Sagamore Hotel’s new owners’ renovation plans only partly approved

Historic preservation board rejects plans to turn patio windows into doors to ease access to proposed bar area

TRD MIAMI /
Jan.January 10, 2017 03:45 PM

The Sagamore Hotel’s new owners’ plans to renovate the historic property got a strong pushback on Tuesday by several members of the Miami Beach Historic Preservation Board.  

The board approved a certificate of appropriateness for the partial demolition, renovation and restoration of the hotel at 1671 Collins Avenue, built in 1948. But it rejected design plans that would have replaced three windows on the front porch of the building with doors that would allow servers to more easily access a planned lobby bar.   

The board requested that the Sagamore’s new owners, Fort Lauderdale-based InSite Group and New York-based El Group, which bought the waterfront hotel for $63 million in April 2016, return in March with new plans for the area that faces Collins Avenue.   

While board members said they liked plans for proposed bungalows and extensive renovation of lobby areas, several like longtime preservationist Nancy Liebman, who recently rejoined the board, strongly criticized plans for the front patio saying she could not “abide by adapting this building to a bar.”   

New board chairman, Stevan Pardo said he was concerned because “we’ve never made a change like this,” adding, that he was concerned about setting a precedent that other building owners in the historic district might try and use in the future. However attorney Niesen Kasdin, representing the owners, said the planned front patio renovations were not a “radical remodeling of an important historic site, but its adaptive re-use,” something he said had long guided preservation guidelines in Miami Beach.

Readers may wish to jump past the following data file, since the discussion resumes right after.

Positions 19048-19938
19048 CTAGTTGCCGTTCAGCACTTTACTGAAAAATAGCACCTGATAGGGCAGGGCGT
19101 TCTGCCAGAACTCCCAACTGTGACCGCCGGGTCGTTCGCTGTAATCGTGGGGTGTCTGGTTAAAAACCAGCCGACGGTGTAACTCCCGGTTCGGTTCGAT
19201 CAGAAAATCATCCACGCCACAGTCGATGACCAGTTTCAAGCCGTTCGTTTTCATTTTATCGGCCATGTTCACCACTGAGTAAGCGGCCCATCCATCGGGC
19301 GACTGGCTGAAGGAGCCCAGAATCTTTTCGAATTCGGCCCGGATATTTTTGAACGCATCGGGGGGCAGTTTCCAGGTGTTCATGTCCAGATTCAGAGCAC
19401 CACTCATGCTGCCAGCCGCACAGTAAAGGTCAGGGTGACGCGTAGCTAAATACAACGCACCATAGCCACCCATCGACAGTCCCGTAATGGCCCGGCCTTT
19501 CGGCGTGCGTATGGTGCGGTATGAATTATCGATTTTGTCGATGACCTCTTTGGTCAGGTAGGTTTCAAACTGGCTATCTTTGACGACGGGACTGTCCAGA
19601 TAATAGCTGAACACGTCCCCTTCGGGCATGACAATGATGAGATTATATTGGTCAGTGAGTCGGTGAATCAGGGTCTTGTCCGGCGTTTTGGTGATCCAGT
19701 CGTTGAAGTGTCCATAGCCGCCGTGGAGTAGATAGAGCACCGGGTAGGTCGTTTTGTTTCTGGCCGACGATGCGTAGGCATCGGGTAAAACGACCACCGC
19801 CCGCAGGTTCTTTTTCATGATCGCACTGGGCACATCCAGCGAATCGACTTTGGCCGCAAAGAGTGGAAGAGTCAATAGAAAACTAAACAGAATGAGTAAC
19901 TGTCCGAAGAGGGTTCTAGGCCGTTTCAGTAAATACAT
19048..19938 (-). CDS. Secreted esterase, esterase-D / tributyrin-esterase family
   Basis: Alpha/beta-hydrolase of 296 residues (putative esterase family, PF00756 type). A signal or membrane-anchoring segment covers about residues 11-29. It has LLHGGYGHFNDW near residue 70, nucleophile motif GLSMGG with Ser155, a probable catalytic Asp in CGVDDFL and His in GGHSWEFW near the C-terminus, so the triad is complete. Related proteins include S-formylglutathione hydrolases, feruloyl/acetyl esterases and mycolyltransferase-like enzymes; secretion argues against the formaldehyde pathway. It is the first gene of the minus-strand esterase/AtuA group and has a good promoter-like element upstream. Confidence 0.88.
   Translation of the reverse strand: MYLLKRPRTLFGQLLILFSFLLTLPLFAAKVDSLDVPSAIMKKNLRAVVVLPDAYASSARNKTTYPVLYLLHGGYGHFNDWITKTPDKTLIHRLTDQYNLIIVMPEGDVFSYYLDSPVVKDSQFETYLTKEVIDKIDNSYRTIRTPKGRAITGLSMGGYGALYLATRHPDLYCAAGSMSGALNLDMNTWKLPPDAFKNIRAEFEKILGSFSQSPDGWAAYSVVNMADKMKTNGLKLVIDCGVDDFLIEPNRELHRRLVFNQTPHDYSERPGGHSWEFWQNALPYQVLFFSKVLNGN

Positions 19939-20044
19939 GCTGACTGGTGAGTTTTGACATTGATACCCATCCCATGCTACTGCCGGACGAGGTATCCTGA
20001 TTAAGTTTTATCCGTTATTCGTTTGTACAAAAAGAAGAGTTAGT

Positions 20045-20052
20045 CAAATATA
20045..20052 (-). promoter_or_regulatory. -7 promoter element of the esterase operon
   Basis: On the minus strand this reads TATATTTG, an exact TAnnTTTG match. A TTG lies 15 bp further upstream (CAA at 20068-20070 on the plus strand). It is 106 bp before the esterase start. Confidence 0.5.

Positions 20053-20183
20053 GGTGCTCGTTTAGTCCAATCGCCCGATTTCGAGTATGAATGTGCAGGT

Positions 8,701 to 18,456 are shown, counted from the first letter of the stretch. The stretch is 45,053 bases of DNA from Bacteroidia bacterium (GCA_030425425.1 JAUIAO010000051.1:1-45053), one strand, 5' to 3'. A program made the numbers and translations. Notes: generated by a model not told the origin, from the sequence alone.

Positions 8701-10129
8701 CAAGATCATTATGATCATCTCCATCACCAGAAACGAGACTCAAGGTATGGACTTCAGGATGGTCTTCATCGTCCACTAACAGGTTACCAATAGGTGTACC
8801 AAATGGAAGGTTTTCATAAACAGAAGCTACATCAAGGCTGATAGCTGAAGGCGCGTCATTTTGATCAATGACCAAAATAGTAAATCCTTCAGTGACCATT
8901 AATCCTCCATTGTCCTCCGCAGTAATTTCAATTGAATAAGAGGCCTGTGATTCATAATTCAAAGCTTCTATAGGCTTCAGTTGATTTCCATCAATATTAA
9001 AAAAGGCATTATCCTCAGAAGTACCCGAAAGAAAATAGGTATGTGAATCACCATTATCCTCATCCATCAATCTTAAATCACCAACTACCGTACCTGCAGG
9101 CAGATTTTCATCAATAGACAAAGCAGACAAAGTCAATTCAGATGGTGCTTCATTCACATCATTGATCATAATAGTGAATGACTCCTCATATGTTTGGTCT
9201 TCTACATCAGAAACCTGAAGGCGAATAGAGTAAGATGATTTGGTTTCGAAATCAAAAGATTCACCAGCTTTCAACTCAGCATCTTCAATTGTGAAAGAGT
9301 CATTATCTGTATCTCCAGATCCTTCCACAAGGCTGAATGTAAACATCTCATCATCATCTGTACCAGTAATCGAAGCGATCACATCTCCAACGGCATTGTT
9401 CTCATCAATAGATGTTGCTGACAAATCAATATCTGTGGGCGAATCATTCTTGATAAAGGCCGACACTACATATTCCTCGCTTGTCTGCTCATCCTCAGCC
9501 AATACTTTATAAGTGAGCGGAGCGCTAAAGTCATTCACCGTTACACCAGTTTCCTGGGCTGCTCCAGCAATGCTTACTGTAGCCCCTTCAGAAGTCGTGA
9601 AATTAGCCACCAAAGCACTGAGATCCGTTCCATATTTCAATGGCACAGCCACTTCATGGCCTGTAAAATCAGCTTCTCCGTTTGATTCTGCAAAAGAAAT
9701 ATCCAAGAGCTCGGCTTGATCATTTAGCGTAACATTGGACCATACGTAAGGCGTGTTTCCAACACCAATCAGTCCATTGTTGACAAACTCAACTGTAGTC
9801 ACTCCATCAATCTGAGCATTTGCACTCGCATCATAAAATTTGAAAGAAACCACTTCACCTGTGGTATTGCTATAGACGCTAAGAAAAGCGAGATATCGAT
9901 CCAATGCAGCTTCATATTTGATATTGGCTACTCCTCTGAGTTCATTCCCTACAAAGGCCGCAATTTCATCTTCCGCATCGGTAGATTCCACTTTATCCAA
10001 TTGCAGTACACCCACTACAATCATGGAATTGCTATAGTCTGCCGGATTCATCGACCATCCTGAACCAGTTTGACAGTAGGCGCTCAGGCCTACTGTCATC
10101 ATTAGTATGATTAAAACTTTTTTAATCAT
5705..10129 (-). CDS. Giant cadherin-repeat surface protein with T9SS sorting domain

The 93-room hotel encompasses 92,000 square feet on a 43,125-square-foot site, according to Miami-Dade property records. The five-story property previously sold for $315,000 to Sagamore Partners in 1997.

Project architect Victor Rodriguez of Rodriguez Diaz Architects said major renovations were planned for the property but much of the work will be “upgrading systems of the building,” like air-conditioning, plumbing and other interior renovations. The last major renovation of the building was in 1998.  

InSite and El Group took out a $45 million loan on the oceanfront property in late October, arranged by New York-based HKS Capital Partners. EBJ/InSite, the joint venture entity that purchased the hotel for $63 million in April, received the funding from Bank Hapoalim.

John Harrington, partner in HKS Capital Partners, told The Real Deal that the hotel’s owners, led by the El Group’s Ben Josef Group, plan to add 48 guest rooms to the hotel.

Harrington secured the five-year $45 million loan with 30-month interest-only during the renovation period. The interest rate during renovation is at 30-day-Libor + 2.8 percent float, 3 percent minimum.

Records show Ben Shmul, CEO of InSite, signed the loan documents. The new owners bought the hotel from Sagamore Partners days before $41 million in debt and interest payments were due. The Sagamore’s late owner Martin Taplan died on March 8 after falling from the 25th-floor balcony of his step-mother’s penthouse condominium in Bal Harbour.

At $63 million, InSite and El paid $677,419 per room for the hotel which was known for years for it’s art-filled lobby.


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